This year’s NBA playoffs feel wrong for all the right reasons.
It’s the first time since 1998 that the NBA finals would be without the Los Angeles Lakers, Golden State Warriors, San Antonio Spurs, or Miami Heat. In fact, three out of the six teams left in the playoffs have never even won a title since the existence of their franchise.
If you criticize the lack of stardom showcased in this year’s postseason because the Lakers, Warriors, Spurs, and Heat are nowhere to be found, you’re missing out on the bigger picture.
We’ve got the seasoned 30-year-olds in Lebron James, still a King to many, and Chris Paul who gave the fans an iconic first-round upset (not me included). The fresh 30-year-olds like Kevin Durant, James Harden, and Damian Lillard who are suited up as this generation’s standouts.
But if you take a step back, you’re going to see a new generation of superstars creeping in from every direction, ready to make the league their own. The 25-and-under club is making moves and creating chaos we didn’t know we needed.
Devin Booker and Deandre Ayton entered the playoff scene for the first time in their careers and both started it off impressively. Matched up against the King and his Lakers, the Suns had a daunting task for their first playoff game since 2010, yet they came out looking like the veterans. Booker erupted for 34 points and Ayton overwhelmed the Lakers with a 21 and 16 double-double.
After a spectacular first round that left the Suns victorious, it’s hard to ignore the greatness of Booker, and the numbers don’t lie either. In his first playoff run, he’s averaging 27.9 points per game, 6.8 rebounds, and 4.8 assists.
With a jumper as smooth as butter and eerie calmness in high-pressure situations, Booker looks like a pure veteran, but let’s not forget he was just drafted in 2015. His introduction to the postseason was picture perfect and it looks like he’s not done yet.
A player not new to the postseason craziness, we have Donovan Mitchell. At only 24, he is the offensive star behind the no. 1 seed in the league. Mitchell has a canny ability to manipulate any defense thrown at him. Unfortunately for the Jazz, they were not able to take down the LA Clippers in the Western Conference semifinals.
Jumping over to the Eastern Conference, one of this postseason’s most electrifying and entertaining bucket getters, Trae Young. With six seconds left against the New York Knicks, Young released a beautiful floater to seal Game 1 and would eventually go on to destroy the Knicks’ playoff hopes 10 days later.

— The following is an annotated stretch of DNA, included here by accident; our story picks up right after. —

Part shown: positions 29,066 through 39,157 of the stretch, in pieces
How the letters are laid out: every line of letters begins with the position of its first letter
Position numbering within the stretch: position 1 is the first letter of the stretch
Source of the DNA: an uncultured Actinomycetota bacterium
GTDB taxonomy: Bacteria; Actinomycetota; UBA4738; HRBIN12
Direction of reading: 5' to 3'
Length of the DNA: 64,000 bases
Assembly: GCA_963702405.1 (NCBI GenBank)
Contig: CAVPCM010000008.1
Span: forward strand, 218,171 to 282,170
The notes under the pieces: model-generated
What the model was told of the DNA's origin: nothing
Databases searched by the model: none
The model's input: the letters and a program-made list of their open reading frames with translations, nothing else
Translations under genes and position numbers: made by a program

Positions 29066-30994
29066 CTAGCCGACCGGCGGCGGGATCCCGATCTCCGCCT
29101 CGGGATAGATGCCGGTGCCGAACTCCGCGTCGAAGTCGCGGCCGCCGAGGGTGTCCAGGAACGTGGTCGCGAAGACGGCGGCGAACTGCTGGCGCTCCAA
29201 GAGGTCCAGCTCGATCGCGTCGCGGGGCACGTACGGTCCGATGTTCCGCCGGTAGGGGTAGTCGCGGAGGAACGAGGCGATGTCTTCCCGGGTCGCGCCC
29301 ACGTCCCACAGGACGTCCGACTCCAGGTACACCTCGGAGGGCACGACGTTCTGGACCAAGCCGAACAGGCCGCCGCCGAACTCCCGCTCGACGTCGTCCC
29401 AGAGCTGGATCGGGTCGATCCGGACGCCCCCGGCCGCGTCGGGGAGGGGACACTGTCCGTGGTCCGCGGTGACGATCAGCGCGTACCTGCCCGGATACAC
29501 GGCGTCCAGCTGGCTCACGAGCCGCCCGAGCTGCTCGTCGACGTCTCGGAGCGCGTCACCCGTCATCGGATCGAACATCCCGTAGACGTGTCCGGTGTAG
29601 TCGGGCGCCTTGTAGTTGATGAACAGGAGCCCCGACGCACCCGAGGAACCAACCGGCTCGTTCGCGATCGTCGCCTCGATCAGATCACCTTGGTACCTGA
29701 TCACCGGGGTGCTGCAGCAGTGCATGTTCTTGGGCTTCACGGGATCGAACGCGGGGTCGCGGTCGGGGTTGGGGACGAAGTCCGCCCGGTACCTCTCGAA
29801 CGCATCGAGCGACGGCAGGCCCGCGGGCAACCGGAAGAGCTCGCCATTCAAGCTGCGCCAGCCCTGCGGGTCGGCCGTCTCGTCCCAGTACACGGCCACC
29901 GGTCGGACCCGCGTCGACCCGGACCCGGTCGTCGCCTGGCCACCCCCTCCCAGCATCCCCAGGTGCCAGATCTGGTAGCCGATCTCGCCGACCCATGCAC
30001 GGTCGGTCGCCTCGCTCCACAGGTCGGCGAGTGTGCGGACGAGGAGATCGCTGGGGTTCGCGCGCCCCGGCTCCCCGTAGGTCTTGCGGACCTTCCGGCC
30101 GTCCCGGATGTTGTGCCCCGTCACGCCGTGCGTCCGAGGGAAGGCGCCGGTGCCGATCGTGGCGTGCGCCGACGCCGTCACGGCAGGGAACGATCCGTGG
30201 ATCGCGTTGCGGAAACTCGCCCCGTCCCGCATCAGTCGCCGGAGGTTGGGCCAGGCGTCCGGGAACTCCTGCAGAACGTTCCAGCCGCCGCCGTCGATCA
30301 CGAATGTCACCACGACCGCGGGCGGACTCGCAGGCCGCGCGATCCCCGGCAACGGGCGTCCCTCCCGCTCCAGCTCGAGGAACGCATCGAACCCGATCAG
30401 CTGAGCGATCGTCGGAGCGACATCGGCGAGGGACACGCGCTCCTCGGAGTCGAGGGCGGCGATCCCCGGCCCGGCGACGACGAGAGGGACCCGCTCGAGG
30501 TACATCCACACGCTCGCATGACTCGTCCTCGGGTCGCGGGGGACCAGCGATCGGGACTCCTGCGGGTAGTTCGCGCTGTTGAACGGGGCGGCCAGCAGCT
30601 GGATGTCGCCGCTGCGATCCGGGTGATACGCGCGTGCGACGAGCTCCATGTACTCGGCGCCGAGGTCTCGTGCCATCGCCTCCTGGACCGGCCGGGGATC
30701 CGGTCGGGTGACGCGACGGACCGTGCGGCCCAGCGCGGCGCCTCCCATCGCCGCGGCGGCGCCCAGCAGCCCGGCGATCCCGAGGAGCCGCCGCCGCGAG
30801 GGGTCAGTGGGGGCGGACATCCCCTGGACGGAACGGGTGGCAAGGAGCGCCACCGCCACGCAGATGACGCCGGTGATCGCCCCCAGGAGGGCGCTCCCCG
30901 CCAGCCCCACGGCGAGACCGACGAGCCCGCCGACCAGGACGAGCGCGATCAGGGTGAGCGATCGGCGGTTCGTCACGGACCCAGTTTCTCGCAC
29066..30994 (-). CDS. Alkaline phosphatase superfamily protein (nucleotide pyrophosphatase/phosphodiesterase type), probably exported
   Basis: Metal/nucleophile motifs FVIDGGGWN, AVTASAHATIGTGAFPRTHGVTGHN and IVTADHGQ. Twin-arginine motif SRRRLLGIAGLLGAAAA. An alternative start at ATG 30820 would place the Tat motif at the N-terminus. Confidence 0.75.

His iconic dagger and bow in the final minute of Game 5 against New York where he uttered “I know where we are. I know it's a bunch of shows around this city, and I know what they do when the show is over," just shows his ability to demand attention and captivate fans in any stadium he plays in. Now some say the guy is all talk, but the numbers don’t lie and in his postseason debut, Trae Young is currently averaging 29.8 points per game and 10.5 assists.
To add to that madness, his 146 points in his first five career playoff games ranks seventh in the NBA, behind James, Michael Jordan, Anthony Davis, Paul Pierce, Luka Doncic, and Allen Iverson. Trae is smart, he is speedy, and he has unlimited range. His game is versatile, from ceiling-high floaters to physics-defying layups, the 22-year-old is legit and no one can say otherwise.
The 25-and-under club also features notable superstars like Doncic and Ja Morant.
Luka needs no introduction. In any series he’s thrown into, he’ll find a way to shine. If you need someone to destroy a defense, he’s your guy. Doncic doesn’t look like a gifted athlete, but he has mastered endless ways to score and knows how to read the floor like a vet.
Despite their first-round exit in this year’s playoffs, there’s no doubt the Slovenian superstar will dominate the league for years to come.
Ja, on the other hand, is a high-flying speedster with hang time that basically defies gravity. He made a statement in the play-in tournament by dropping 35 points, including the game-sealing floater, and securing their playoff spot against the NBA’s golden boy, Stephen Curry.
At only 21 years old, Morant is already impressing the fans with his nifty playmaking, graceful floaters, and rim-rocking dunks. Even though the Grizzlies didn’t make it past the Jazz, Memphis should be excited for what’s to come for Morant’s future.
All these young players are backing their talk up by putting their teams in the postseason. Fan favorites like the Lakers, Warriors, and Heat are no longer dominating the league the way that they used to.
We now see the rise of teams like the Hawks and Suns, who are all being led by guys under 25 years old. The league is at this awkward point where the older generation is still making an impact, but the new guys are taking charge.
A generational takeover is inevitable, but will we see it sooner than expected?